New research points to gravity waves, which ripple unseen through the atmosphere, as the culprit in many cases of clear-air turbulence. If those waves can be forecast, the research suggests that planes in many cases could be rerouted around them.
Thanks to deicing treatment and careful route selection, commercial pilots now avoid most of the threat that ice will encase critical parts of a plane. But another, more mysterious kind of in-flight icing hazard is now gaining attention.
Many facets of everyday life, from boarding a plane to turning on the lights or driving down the highway, are becoming safer and more cost-effective with the help of technologies rooted in atmospheric science.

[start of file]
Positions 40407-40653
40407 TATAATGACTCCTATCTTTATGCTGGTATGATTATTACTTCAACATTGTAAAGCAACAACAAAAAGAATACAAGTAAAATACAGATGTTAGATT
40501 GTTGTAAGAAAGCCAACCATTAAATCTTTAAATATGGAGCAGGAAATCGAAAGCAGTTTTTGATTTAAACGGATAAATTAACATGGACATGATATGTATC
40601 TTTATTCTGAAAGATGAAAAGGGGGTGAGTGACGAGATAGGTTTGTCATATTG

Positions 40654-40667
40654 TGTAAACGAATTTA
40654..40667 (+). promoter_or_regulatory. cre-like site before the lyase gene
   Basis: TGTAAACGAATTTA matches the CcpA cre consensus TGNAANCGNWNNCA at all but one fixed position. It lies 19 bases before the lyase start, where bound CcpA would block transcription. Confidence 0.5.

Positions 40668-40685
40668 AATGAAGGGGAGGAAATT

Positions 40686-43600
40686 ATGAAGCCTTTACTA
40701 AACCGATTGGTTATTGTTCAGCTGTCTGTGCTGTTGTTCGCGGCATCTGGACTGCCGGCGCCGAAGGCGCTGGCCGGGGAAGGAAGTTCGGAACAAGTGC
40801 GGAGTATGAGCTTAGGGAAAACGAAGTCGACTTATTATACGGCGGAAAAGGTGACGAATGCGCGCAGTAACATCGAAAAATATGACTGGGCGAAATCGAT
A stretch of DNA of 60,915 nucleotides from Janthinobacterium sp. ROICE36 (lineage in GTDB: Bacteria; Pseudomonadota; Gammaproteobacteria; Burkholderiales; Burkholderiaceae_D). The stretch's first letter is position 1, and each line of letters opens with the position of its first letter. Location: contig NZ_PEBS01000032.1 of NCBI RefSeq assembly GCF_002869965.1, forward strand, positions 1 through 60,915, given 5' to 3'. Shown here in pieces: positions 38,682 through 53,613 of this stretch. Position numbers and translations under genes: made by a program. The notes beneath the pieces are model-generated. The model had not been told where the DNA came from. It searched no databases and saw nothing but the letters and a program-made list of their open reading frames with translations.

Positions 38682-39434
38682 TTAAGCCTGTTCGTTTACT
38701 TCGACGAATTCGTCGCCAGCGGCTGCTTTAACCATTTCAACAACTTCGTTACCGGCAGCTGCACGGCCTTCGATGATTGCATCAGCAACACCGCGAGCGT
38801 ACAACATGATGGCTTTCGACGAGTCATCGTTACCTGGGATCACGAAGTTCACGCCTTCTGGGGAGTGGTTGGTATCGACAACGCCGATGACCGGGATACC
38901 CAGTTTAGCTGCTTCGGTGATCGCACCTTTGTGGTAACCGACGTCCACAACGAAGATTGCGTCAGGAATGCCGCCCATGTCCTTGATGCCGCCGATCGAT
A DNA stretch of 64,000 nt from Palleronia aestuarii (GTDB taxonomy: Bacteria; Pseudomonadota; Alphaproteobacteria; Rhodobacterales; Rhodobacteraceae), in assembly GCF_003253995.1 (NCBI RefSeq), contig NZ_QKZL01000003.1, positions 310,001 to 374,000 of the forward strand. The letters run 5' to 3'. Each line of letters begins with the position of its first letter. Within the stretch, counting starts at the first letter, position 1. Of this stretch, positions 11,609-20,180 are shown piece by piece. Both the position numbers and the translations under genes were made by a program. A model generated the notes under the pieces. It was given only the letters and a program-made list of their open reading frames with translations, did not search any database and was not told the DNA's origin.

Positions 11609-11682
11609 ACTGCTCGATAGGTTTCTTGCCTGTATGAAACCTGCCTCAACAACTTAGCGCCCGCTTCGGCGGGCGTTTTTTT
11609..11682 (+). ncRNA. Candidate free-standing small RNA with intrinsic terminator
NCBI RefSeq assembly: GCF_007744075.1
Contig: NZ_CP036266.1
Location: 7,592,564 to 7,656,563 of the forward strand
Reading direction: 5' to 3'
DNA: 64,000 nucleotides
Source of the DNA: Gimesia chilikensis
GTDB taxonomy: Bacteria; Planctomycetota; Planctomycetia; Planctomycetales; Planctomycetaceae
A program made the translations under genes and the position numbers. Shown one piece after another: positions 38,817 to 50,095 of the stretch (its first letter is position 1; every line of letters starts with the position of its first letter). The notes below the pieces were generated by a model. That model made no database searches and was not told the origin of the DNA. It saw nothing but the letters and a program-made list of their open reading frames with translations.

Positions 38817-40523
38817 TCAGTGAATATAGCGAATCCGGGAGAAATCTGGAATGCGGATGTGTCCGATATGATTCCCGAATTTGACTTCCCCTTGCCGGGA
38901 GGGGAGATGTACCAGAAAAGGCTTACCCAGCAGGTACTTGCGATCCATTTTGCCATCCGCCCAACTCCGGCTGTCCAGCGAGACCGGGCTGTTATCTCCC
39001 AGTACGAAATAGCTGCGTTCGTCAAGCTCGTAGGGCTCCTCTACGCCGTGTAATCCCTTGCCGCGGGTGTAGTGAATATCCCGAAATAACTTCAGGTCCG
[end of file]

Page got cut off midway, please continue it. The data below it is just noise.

On December 20, 2008, a Boeing 737 with Continental Airlines encountered a crosswind gust during takeoff at Denver International Airport, causing it to veer off the runway. Simulations done at NCAR indicate that a mountain lee wave amplified over DIA within minutes of the accident.
A turbulence warning system alerting pilots landing at and departing from Juneau International Airport in southeast Alaska has taken a significant step toward completion with the integration of Federal Aviation Administration radio communications into the system.
NCAR and university researchers are collaborating with the U.S. Department of Agriculture and Federal Aviation Administration to study how bird-detecting radar at airports could help prevent dangerous airplane bird strikes.
Several red-eye commercial flights were rocked by moderate to severe turbulence as they flew across northeast Kansas early on June 17, 2005. A new study by NCAR scientists Stan Trier and Bob Sharman uses modeling to connect storms in Oklahoma with the Kansas turbulence.
Cory Morse, NCAR's Research Applications Laboratory • Morse trained in science, but has the soul of an engineer, which makes her job as a software engineer in NCAR's applied research group a perfect fit.